Everything you need to know about the TaylorMade sale (but were afraid to ask)

What a week it’s been for TaylorMade Golf. On Tuesday, the company announced the signing of Rory McIlroy to a long-term endorsement deal. Twenty-four hours later news broke that the Adidas Group had reached an agreement to sell TaylorMade Golf to KPS Capital Partners for $425 million. Here are six things to know about the sale.

Who is KPS Capital Partners?

The private equity firm currently manages $5.3 billion in assets. It has active investments in companies who manufacturer car brakes, industrial and consumer thread, specialty paper products, wire harnesses for home appliances, and home furnishings, to name a few.

Is this sale good or bad for TaylorMade?

Let’s first consider why TaylorMade was on the block—its profitability was underperforming the rest of the Adidas Group. One can assume there may be “downsizing” in the short term to get overhead more in line with current sales revenues. Of course, that should get the company moving toward a stronger balance sheet in the medium- to long-term.

Do potential synergies exist with other KPS brands?

One exciting thing about this acquisition is the prospect of shared resources. Each brand in the portfolio has its own intellectual property, manufacturing techniques and suppliers. Though it might not be as simple as partnering with a larger sporting goods company (Adidas), there’s room for newfound efficiencies, manufacturing techniques and IP that can help TaylorMade in the future.

What does the sale mean for TaylorMade’s management team?

Early indications are that KPS will keep the management team, led by David Abeles, CEO and president. “He’s a great custodian for the brand,” says Leigh Bader, co-owner of Joe & Leigh’s Discount Golf Pro Shop and Joe & Leigh’s Pine Oaks golf course in South Easton, Mass. “I’ve known David for 20-plus years and believe he would’ve left [the company] on principal if he felt the new situation wasn’t going to be good for the brand and the people of TaylorMade.”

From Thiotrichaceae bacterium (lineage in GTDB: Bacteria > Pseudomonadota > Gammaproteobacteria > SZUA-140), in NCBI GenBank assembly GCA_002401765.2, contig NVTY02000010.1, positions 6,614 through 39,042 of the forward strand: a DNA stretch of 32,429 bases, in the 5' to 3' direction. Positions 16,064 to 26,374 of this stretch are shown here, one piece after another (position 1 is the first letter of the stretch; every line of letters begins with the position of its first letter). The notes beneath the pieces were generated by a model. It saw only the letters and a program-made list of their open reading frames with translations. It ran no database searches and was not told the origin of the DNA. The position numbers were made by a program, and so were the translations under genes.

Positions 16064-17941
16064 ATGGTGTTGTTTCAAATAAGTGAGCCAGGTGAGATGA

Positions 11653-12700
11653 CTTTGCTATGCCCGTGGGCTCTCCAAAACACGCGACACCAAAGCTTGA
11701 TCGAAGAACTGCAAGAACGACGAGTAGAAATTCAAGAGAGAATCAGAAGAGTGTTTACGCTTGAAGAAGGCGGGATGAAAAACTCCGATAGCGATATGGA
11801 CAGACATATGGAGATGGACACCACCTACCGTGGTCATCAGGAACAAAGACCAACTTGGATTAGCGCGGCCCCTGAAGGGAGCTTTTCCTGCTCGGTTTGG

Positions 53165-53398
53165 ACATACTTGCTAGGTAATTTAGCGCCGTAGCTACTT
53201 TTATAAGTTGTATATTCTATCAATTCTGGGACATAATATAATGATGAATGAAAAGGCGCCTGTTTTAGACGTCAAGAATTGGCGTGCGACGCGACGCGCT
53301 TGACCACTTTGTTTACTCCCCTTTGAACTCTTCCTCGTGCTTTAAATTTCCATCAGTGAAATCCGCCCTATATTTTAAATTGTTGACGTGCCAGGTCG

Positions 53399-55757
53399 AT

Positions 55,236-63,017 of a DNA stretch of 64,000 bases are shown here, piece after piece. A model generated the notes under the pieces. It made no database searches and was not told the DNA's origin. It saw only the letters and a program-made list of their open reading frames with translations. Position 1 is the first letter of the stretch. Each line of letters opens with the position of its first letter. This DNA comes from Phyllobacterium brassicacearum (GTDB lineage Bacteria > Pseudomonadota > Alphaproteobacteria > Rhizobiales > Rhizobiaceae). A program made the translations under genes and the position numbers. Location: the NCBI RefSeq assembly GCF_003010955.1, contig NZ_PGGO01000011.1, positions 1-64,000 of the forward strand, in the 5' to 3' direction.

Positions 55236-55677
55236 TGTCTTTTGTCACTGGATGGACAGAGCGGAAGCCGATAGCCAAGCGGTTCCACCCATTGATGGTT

What does the sale mean for TaylorMade’s business?

Since taking over in February 2015, Abeles spearheaded the movement to extend product lifecycles. It’s unknown whether KPS will push for new, different and possibly faster ways to distribute product.

Recently, TaylorMade’s embarked on more direct-to-consumer (DTC) sales through its e-commerce site. Though the majority of holdings within the KPS portfolio don’t sell in this manner, we’d expect TaylorMade to continue (even boost) its commitment to DTC in the future. TaylorMade might also expand into the high-end luxury market segment and compete with companies like PXG and Miura. Custom fitting and usable, built-in technologies are opportunities for growth as well.

What does the sale mean to the equipment business—and you?

Probably not a whole lot will change. TaylorMade is an established market leader in golf equipment. Assuming the current management team stays on, the company will remain a product-focused company. Says Dick Sullivan, president and CEO of PGA TOUR Superstore: “We’re off to a solid start to the year and TaylorMade, in particular, is showing very strong performance from their M1 and M2 drivers, irons, to the recent signing of Rory McIlroy, to the excitement over their new golf ball. These are all positive signs for TaylorMade.”

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